On 12 May 2015 Secretary Kerry had eight hours of talks with President Putin and Minister Lavrov in Sochi.
During the joint press conference held after the meetings Mr. Lavrov stated that the state of bilateral relations was also discussed, including specific irritators that have been in place recently. “But” he said, “we fully understand that it is absolutely necessary to avoid any steps that could further detriment relations between Russia and U.S. We believe that it is necessary to continue the cooperation between our countries, especially given the fact that resolution of many international problems really depends on our joint efforts – on the joint efforts of Russia and the U.S. – and I believe this is one of the main ideas about today’s negotiations, one of the main conclusions and outcomes of today.”
Mr. Kerry referred to the removal of Syria’s chemical weapons as an example of US-Russian cooperation. He said that it was the confidence in the two countries’ ability to be able to make a difference on some important issues that brought them together in Sochi. Okumaya devam et →
During his first visit to Moscow on 6-8 July 2009 President Obama tried to “reset” relations. Unfortunately for the international community this failed to materialize. Russians probably preferred to wait and see. The Arab Spring led to a new set of confrontations. Snowden affair became an irritant and lead to the cancellation by Washington of an Obama-Putin summit that was to take place during the G-20 meeting in St. Petersburg on 5-6 September 2013. Yet their brief encounter there led to the 14 September 2013 agreement on the elimination of Syrian chemical weapons only to be followed by the crisis in Ukraine.
Since the Syria chemical weapons deal which was indeed an achievement, both Secretary Kerry and Minister Lavrov have repeatedly said that the resolution of many international problems depend on their countries’ joint efforts, that together the US and Russia can make a difference, make things happen. I share their judgment. Yet, the US and Russia have hardly made concrete progress on anything since the Syria chemical weapons deal. Conflict over Ukraine has become a major stumbling block. They need to break the impasse. Okumaya devam et →
With Daesh controlling half of Syrian territory and the “Army of Conquest” consolidating its gains in the Idlib province and getting closer to regime’s bastion of Latakia, the Assad regime appears to be on the retreat. While some observers see these as serious setbacks for Damascus others draw attention to the ebb and flow pattern of the war. Equally important are the divisions emerging between the US and its regional allies. The “Army of Conquest” is a coalition of groups such as Jabhat al-Nusra Front, Ahrar al-Sham and a few others. Okumaya devam et →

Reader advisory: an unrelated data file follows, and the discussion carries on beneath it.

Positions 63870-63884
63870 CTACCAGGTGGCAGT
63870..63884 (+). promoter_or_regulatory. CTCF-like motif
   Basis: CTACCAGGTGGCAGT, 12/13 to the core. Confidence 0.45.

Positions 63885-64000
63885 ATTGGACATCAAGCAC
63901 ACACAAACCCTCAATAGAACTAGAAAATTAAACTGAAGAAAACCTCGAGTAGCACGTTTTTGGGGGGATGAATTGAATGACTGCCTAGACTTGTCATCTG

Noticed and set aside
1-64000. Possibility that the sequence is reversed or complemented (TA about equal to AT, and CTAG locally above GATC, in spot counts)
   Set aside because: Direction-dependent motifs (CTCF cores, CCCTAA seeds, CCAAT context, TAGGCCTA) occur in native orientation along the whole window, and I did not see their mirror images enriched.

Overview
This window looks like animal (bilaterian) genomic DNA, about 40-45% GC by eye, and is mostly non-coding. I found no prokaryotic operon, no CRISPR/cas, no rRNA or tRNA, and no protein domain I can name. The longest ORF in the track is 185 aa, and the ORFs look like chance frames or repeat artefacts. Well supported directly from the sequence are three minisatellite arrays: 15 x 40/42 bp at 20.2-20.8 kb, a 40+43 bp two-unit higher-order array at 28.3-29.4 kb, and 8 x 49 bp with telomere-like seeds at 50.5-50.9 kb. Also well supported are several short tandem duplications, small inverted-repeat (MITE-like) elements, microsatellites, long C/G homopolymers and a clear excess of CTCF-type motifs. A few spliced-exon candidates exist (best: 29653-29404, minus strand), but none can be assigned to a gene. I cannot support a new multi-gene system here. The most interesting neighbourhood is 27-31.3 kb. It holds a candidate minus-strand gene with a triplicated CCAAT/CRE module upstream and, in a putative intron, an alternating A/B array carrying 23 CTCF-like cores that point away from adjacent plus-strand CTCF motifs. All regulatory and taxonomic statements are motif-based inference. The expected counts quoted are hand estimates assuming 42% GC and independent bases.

21 May 2015
22 September 2015 will mark the 35th anniversary of the beginning of the Iraq-Iran war which lasted eight years. This was followed by Saddam Hussein’s invasion of Kuwait in 1990 and the First Gulf War. In 2003 it was the turn of the US to invade Iraq. In other words, an Iraqi born in the year 1980 or after does not know what peace is.
On 31 March 2015, PM Haider al-Abadi announced the liberation of Saddam’s hometown Tikrit from Daesh by Iraqi security forces and popular mobilization units. Vice President Biden cautioned that the war in Iraq was far from over but sounded upbeat. There was talk about Iraqi forces getting ready for an offensive to liberate the entire Anbar province and later Mosul. Okumaya devam et →
17 April 2015
UNSC Resolution 2216 of 14 April 2015 represents a diplomatic victory for Saudi Arabia and its regional allies, in particular the Gulf Cooperation Council countries. In this Resolution, the Security Council remains silent on the Saudi-led military intervention in Yemen. But it does; Okumaya devam et →